The Supreme Court has defended these holdings on wide-ranging constitutional grounds, and it has not yet settled on a consistent new logic. One teaching of these recent cases, however, is that public religion must be as free as private religion. Religious groups deserve to be free because they are religious, because they engage in sectarian practices, because they sometimes take their stands above, beyond and against the mainstream. They provide leaven and leverage for the polity to improve.

These cases also teach that freedom of public religion sometimes requires the support of the state. Today's state is an intensely active sovereign from whom complete separation is nearly impossible. Few religious bodies can avoid contact with the modern welfare state's pervasive regulations of education, charity, welfare, child care, health care, family, construction, zoning, workplace, taxation, security, etc.

When a state's regulation imposes too heavy a burden on a particular religion, the free-exercise clause provides a pathway to relief. When a state's appropriation imparts too generous a benefit to a particular religion, the establishment clause provides a pathway to dissent. But when a government scheme provides public religious groups and activities with the same benefits afforded to all other eligible recipients, constitutional objections are now rarely availing.

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A third teaching of these cases is that freedom of public religion also requires freedom from public religion. The state must strikes a balance between coercion and freedom. The state cannot coerce citizens to participate in religious ceremonies and subsidies that they find odious. Nor can the state prevent citizens from participation in public ceremonies and programs just because they are religious.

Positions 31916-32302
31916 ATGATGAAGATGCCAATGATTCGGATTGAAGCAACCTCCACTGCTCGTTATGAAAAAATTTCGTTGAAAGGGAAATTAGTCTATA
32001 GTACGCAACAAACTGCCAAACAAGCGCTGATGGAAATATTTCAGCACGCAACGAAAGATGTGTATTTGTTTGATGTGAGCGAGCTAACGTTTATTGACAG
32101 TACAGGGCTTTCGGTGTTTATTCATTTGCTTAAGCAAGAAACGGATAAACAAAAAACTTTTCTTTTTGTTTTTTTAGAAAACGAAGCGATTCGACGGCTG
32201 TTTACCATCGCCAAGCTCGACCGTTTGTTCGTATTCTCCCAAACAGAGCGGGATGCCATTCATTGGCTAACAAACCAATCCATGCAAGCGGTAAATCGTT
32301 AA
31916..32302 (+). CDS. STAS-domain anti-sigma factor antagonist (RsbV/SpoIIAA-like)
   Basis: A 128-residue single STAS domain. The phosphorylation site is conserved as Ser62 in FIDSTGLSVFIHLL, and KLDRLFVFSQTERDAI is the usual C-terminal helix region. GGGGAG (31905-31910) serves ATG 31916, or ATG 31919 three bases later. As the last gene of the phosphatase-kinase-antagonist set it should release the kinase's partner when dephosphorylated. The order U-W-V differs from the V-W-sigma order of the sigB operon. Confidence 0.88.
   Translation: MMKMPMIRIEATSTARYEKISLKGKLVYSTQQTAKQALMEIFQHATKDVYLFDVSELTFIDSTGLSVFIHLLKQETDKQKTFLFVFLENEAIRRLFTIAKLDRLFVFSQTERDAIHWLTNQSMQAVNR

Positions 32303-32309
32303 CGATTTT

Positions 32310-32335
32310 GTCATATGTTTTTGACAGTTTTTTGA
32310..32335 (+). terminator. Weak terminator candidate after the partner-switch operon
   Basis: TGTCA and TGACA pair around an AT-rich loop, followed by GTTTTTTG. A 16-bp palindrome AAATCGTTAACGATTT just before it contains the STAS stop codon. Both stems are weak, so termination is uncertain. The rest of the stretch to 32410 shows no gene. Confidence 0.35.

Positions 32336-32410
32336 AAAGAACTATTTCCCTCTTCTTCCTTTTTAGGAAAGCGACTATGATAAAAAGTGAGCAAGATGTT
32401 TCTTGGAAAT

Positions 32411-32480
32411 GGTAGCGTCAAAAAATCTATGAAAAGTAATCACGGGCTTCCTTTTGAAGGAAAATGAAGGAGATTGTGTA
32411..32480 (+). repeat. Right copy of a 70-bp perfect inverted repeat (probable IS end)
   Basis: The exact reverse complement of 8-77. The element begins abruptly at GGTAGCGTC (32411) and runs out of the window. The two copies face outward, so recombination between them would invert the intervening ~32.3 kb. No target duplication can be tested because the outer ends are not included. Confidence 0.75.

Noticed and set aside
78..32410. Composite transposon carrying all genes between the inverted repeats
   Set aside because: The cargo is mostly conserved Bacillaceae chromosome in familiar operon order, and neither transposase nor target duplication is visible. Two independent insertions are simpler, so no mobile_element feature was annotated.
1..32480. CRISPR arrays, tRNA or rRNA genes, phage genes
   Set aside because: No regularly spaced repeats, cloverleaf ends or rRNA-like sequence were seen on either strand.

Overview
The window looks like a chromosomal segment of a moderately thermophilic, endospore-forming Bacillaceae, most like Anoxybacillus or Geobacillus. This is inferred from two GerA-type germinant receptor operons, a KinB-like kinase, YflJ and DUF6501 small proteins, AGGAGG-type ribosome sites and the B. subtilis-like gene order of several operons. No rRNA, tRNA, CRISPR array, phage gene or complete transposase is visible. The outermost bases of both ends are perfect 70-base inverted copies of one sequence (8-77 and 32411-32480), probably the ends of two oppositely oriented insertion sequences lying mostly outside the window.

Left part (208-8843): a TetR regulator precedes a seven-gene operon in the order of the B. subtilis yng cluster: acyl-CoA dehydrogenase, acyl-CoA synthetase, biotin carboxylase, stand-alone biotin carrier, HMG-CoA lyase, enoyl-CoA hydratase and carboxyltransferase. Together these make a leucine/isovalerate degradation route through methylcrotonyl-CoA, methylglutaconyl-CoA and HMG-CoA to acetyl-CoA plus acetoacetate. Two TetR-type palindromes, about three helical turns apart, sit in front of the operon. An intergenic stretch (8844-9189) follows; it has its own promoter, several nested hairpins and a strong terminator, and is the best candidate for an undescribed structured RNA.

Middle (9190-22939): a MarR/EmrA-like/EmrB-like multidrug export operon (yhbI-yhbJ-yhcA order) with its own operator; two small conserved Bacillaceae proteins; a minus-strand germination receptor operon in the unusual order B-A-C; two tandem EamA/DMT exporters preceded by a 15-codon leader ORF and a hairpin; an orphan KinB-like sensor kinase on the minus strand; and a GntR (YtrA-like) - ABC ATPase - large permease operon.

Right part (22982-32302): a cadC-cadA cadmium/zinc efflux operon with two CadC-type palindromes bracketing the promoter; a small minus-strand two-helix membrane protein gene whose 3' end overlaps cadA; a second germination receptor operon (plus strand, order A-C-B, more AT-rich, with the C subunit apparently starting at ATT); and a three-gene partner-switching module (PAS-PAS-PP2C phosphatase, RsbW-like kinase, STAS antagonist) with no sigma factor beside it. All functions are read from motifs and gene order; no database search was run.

Finally, these cases teach that the freedom of public religion is no longer tantamount to the establishment of a common religion. Government support of a common civil religion is no longer defensible in modern times of religious pluralism. Today, our public religion must be a collection of particular religions, not a combination of religious particulars. All peaceable public religious services and activities must be given a chance to come forth and compete.

Today, so-called Christian-right groups have seized on this insight better than most. Their recent rise to prominence in the public square and in the political process should not be met with glib talk of censorship or reflexive incantation of Jefferson's mythical wall of separation.

The rise of the Christian right should be met with the equally strong rise of the Christian left, of the Christian middle and of sundry Jewish, Muslim, Hindu, Buddhist, and other groups who test and contest its premises and policies. That is how a healthy democracy works. The real challenge of the Christian right is not to the integrity of U.S. politics but to the apathy of U.S. religions. It is a challenge for peoples of all faiths, and of no faith, to take their place in the marketplace.

John Witte, Jr., Jonas Robitscher Professor of Law at Emory University in Atlanta, Ga., has published 12 books, including Religion and the American Constitutional Experiment.